All About Grains

Rice is an integral part of our diet in this part of the world. We often refer to having a meal as “吃饭” in mandarin, which literally translates to “eat rice”. Rice, is one of the most important food crops in the world, and it is consumed daily by more than half of the world’s population. Being the second most cultivated grain, after wheat, the total rice consumption in 2015/2016 was 478 million metric tons (with 146 million metric tons consumed in China alone).

White polished rice is generally preferred amongst Asians because it cooks quicker, has a fluffier texture, and smells more fragrant compared to unpolished rice. However, many do not know that it is far from being the healthiest staple food of choice.

A search on medical literature reveals some disturbing results:

  • Higher consumption of white rice is associated with a significantly increased risk of Type II diabetes, especially in Asian (Chinese and Japanese) populations. Each extra bowl of white rice per day, consumed regularly, increases your risk of diabetes by 11%.
  • There is a positive association between white rice intake and risk of all overall chronic diseases in women.
  • Higher consumption of white rice is a risk factor for the development of metabolic syndrome, which in turn leads to heart disease.



What Should We Do?

Consuming great grains is an easy way to boost your health. Grains are commonly referred to as ‘cereal grains’. The true cereal grains are from the botanical family called ‘Poaceae’ which includes wheat, oats, rice, corn, barley, sorghum, rye, and millet. There are some ‘pseudo-cereal’ that are technically not part of the Poaceae family but are nutritionally similar – these include amaranth, buckwheat and quinoa, which, you may be surprised to learn, are actually seeds, and not grains.

Whole grains contain all edible parts, including the bran, germ, and endosperm. The whole grain may be used intact or recombined, as long as all components are present. Refined grains, on the other hand, are processed grains that lack the bran and germ of the grain. Examples of refined non-wholegrain products are white rice, white flour, and white bread.

We aim to make this really easy by picking out some common, affordable and versatile grains that you should be able to find if you walk into your grocery store.


EAT MORE: Quinoa

WHAT Quinoa is native to Bolivia and it belongs to the same family as spinach and beetroot. There are over 120 types of quinoa varieties known to us but the most commercialized types are white, red and black.

BENEFITS Just one cup contains 8g of protein, 5g of fiber, 15% DV iron, 30% DV magnesium, 19% DV folate and omega 3 fatty acids. Quinoa is a complete protein. Most grains, including wheat and rice are missing one or more essential amino acids, but quinoa contains all essential amino acids necessary for good health.

HOW You can cook quinoa the way you cook rice. The ratio is 1 cup of uncooked quinoa to 1.5 to 2 cups of liquid. Just bring quinoa and the liquid to a boil. Reduce heat to low, cover and simmer until tender. You can use any stock to cook the quinoa for better flavor and fragrance. You can also add diced carrots or celery for texture and color. Warning – It can be very addictive!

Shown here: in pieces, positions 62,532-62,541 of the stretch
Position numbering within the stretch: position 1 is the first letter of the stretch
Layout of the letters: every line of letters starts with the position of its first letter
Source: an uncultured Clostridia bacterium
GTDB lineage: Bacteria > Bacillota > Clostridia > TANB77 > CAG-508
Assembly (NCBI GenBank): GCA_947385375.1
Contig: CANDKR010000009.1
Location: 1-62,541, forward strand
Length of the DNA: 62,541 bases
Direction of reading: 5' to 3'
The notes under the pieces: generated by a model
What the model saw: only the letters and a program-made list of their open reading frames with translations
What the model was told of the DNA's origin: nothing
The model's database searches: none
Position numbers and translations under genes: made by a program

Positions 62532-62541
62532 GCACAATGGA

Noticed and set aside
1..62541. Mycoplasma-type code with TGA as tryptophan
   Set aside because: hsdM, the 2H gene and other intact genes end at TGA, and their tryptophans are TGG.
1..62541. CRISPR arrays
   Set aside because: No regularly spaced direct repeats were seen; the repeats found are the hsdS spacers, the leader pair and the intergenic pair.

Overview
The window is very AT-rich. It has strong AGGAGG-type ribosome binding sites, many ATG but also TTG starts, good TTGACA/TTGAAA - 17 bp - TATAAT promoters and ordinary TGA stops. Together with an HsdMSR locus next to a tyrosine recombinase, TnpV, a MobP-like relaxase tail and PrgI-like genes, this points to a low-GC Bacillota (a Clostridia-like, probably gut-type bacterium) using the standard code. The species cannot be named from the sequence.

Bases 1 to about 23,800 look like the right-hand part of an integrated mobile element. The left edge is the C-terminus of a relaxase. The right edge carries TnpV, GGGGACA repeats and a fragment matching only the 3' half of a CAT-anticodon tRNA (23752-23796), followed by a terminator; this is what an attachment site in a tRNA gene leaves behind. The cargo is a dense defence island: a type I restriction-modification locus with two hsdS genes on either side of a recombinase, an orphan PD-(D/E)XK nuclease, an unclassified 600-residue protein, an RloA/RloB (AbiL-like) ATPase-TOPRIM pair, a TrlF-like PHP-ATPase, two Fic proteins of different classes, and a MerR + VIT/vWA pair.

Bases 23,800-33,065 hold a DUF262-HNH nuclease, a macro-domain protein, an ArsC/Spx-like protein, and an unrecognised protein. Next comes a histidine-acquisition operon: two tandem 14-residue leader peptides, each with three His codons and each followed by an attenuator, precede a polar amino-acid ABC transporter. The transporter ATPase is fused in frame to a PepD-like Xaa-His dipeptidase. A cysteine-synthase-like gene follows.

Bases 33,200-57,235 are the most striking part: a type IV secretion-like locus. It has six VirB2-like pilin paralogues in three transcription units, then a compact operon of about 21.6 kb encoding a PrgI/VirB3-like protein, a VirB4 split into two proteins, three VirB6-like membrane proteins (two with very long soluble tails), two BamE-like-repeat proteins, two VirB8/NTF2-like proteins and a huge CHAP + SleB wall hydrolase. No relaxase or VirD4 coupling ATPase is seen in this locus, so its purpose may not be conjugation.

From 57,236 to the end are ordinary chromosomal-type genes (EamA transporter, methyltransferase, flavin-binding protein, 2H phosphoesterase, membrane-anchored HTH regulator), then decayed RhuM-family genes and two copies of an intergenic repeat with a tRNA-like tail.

EAT MORE: Brown rice

WHAT Brown rice is whole grain rice. The hull is removed because it is inedible. White rice is the same except that the hull, bran, and germ are stripped off. It has a nutty flavor compared to white rice.

BENEFITS Brown rice is an excellent source of manganese, phosphorus, copper, magnesium and Vitamins B1, B2, B3, B6, E, and K. It is also a good source of fiber and fiber is an important component to reduce the risk of colon cancer.

Brown rice is beneficial for diabetics. It has a low glycemic index (GI) which is helpful in reducing insulin surges and stabilizes blood sugar levels. It contains powerful antioxidants which protect the cells from oxidation damage. Brown rice also helps to improve cardiovascular health, regulates cholesterol levels, and improves the digestive system.

HOW It is true that brown rice takes longer to cook than its white counterpart. Brown rice can also be more temperamental, but with some experience, mastering it should be a piece of cake. Measure out 1.5 cups of water and 1 cup rice. Put them in a pot and boil uncovered. Reduce the heat and let it simmer for 20 minutes. Turn off the heat and let it rest for another 15 minutes. You should be rewarded with fluffy and chewy rice. Use brown rice to make fried rice, the way you like it. It will taste better if you add some flavor to it, rather than eating it plain.


EAT MORE: Whole-grain pasta

WHAT Just like brown rice, whole-grain pasta contains all three layers of the wheat kernel: the bran, germ, and endosperm. Whole grain pasta contains all the nutrients and natural fiber as compared to standard pasta.

BENEFITS 1 cup of whole-grain pasta contains 7.5g of protein, vitamins A, E, K, B6, thiamin, folate, riboflavin, niacin, pantothenic acid, choline, betaine, calcium, iron, magnesium, phosphorus, potassium, zinc, copper, manganese and selenium.

Health benefits you can reap from incorporating whole-grain pasta into your diet include having lower blood pressure, and a reduced risk of chronic diseases such as type 2 diabetes and heart diseases.

HOW It is undeniable that whole-grain pasta is not very palatable. It tends to be chewy and grainy as compared to regular pasta. However, food companies are improving the taste and texture of whole-grain pasta. It has come a long way and results have been successful.